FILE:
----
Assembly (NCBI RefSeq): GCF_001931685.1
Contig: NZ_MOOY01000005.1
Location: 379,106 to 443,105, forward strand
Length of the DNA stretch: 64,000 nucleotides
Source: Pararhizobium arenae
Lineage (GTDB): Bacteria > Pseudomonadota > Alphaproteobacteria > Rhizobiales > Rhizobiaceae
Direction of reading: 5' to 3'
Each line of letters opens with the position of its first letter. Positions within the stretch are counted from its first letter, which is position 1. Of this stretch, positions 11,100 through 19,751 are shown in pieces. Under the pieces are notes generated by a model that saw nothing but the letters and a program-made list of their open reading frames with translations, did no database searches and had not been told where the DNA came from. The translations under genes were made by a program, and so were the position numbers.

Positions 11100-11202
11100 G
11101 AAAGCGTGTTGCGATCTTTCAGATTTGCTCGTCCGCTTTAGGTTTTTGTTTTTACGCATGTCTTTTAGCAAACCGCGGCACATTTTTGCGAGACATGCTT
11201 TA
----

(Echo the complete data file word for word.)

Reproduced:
Assembly (NCBI RefSeq): GCF_001931685.1
Contig: NZ_MOOY01000005.1
Location: 379,106 to 443,105, forward strand
Length of the DNA stretch: 64,000 nucleotides
Source: Pararhizobium arenae
Lineage (GTDB): Bacteria > Pseudomonadota > Alphaproteobacteria > Rhizobiales > Rhizobiaceae
Direction of reading: 5' to 3'
Each line of letters opens with the position of its first letter. Positions within the stretch are counted from its first letter, which is position 1. Of this stretch, positions 11,100 through 19,751 are shown in pieces. Under the pieces are notes generated by a model that saw nothing but the letters and a program-made list of their open reading frames with translations, did no database searches and had not been told where the DNA came from. The translations under genes were made by a program, and so were the position numbers.

Positions 11100-11202
11100 G
11101 AAAGCGTGTTGCGATCTTTCAGATTTGCTCGTCCGCTTTAGGTTTTTGTTTTTACGCATGTCTTTTAGCAAACCGCGGCACATTTTTGCGAGACATGCTT
11201 TA